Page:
Being a Grandparent is an art – you have to be sensitive, delicate and unobtrusive, know when to give advice and know when to step back and always be there when needed. The wisdom of Grandparents will tell them when to step back – which, in some cases, is more important than getting involved, for many reasons. Grandparents are there to support the parents, not replace them or undermine them.


A loving Grandparent can do anything. We live in a multi-cultural and multi-faith world that is becoming more secularised every day. Sometimes your Grandparents or great-Grandparents can all have different faiths and different expectations!


We live in unprecedented times of broken and fragmented families with constantly changing social and moral values. Our children are under tremendous social pressure to follow the gods of personal freedom, money and success. We do everything we can to support them even though, from time to time, there might be a conflict of ideals. Sometimes we don’t know where to go or who to turn to.


One aspect of growing family breakdown that doesn’t get the attention it deserves is the fact that following the ending of a marriage, Grandparents can often lose contact with their Grandchildren.


It is understandable that more attention is given to the danger that the children will lose contact with one of their parents, almost always the father.


When a Grandparent has less contact or no contact at all, with the Grandchildren they love, the feeling of loss is acute. This makes Grandparents the hidden victims of family breakdown. A Grandfather said to me quite recently that the failure of the family fell on the shoulders of the Grandparents and Grandparents often feel that they are failing.


But the Grandchildren also lose out because Grandparents have something invaluable to give to them, namely their love, the wisdom that comes from experience, and often their faith.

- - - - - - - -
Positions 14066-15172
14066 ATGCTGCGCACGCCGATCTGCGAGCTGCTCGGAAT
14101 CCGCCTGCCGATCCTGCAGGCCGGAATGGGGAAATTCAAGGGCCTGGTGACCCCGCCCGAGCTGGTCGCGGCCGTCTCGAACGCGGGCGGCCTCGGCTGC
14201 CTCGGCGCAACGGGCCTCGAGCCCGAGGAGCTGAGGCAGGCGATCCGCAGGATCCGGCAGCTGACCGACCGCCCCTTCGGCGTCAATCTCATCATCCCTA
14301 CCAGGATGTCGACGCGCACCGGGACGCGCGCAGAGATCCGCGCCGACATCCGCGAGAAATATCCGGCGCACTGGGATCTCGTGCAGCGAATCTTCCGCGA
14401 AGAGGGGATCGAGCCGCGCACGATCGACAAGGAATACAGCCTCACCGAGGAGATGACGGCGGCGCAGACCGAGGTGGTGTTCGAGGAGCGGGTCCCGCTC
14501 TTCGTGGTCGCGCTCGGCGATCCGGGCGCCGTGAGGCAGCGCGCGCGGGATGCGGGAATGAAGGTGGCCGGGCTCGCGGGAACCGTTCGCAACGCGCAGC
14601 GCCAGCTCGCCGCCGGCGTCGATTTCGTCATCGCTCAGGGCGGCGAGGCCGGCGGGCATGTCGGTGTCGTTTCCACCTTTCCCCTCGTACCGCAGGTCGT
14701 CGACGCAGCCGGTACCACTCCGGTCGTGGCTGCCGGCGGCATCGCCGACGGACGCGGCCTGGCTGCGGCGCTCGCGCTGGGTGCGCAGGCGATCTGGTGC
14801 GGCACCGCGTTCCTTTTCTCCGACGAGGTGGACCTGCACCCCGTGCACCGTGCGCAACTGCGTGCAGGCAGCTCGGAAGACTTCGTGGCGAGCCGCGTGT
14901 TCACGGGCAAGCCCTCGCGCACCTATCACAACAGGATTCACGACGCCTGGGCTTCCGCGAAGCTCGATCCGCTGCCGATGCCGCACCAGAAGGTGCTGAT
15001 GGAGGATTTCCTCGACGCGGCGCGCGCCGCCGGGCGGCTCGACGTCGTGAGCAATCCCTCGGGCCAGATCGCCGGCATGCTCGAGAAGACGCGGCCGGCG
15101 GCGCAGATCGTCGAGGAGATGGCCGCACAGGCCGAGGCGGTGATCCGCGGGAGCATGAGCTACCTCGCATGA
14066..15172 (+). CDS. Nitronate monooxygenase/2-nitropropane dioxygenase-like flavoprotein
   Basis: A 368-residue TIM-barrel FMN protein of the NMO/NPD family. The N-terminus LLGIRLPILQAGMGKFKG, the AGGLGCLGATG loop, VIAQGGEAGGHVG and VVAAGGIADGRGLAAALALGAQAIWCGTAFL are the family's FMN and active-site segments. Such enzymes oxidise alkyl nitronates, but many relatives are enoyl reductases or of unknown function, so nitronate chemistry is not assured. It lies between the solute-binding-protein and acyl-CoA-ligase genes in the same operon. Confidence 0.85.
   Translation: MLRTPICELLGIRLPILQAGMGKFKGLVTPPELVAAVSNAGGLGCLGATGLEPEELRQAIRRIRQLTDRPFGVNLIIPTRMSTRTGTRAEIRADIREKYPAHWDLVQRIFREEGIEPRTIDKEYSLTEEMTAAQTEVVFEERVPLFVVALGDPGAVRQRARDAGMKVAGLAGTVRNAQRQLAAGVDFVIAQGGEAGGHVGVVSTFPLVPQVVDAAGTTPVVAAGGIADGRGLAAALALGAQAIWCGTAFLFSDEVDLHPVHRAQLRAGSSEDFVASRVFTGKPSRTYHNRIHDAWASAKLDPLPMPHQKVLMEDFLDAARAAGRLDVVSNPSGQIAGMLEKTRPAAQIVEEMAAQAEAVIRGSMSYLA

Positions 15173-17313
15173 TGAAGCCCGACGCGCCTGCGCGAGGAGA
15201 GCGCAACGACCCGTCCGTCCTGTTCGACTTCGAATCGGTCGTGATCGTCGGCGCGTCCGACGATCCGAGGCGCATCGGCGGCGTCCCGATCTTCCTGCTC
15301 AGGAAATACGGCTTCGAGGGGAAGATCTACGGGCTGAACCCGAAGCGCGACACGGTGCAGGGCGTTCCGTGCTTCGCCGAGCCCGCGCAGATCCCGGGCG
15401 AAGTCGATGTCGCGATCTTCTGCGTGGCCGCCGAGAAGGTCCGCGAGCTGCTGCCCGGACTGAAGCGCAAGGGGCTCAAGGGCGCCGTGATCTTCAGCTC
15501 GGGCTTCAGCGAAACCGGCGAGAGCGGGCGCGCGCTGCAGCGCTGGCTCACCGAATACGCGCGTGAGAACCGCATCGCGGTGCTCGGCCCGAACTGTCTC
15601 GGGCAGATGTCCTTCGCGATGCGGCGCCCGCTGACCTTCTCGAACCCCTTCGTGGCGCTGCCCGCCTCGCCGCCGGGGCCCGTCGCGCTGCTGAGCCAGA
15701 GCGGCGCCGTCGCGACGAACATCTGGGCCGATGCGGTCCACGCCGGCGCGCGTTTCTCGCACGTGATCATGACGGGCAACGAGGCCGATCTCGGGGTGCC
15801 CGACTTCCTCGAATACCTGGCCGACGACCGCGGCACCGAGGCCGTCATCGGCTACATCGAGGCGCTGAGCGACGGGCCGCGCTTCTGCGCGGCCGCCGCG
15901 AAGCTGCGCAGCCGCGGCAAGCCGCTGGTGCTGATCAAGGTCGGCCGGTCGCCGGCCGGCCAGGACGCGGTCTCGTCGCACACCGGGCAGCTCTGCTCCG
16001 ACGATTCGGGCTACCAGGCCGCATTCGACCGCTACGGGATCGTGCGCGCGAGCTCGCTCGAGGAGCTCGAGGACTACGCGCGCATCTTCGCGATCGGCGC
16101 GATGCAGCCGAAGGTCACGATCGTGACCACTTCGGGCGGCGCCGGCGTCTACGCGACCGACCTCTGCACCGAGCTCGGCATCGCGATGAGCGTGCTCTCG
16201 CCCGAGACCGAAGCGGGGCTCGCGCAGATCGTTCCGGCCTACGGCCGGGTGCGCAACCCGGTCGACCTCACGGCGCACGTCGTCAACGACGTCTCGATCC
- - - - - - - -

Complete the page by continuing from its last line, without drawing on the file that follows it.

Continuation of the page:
The modern world values freedom, it values individualism and that’s why it values tolerance.  But your generation, our generation, values community, it values commitment, and this extends above all else to our families and our marriages because this is something else we stick at.


None of us has a perfect marriage I’m sure, and some of us have probably had unhappy marriages.  Some of us have made mistakes we’ve regretted.  But overall we older people stick at our marriages because we put our children’s happiness first and our own, second.  Personal happiness comes a distant second behind our responsibilities.  We put duty first and rights second.


And Grandparents still do that even when their own children are grown up because Grandparents still put themselves at the service of their families first and foremost by making themselves available to mind and care for these Grandchildren.  So imagine what would happen if Grandparents went on strike?  The whole world would collapse in a heap.  You are vital.


Now, ask yourselves where your values of duty and responsibility and self-sacrifice and loyalty came from?  Well, one of the most important places they came from was the Church.  This is why the Church is such a pillar of society and it is why the scandals of late have been so disastrous.  If the Church is weakened, society is weakened.


I’d go so far as to say no group has a more important role to play in passing on the faith than Grandparents.  The reason is because you still treasure your faith, you want to pass it on and you have a great opportunity to do so namely through your contact with your Grandchildren.


I feel that my speaking at this conference marks the coming of age of the Catholic Grandparents Association.  We feel that we have the full support of the church, we feel that we are recognised at the highest level as an organisation which is needed in this day and age and it is a privilege for us to serve by our Pilgrimages and by all our other activities.  To serve the church and indeed to serve humanity in this vital task of passing on the faith.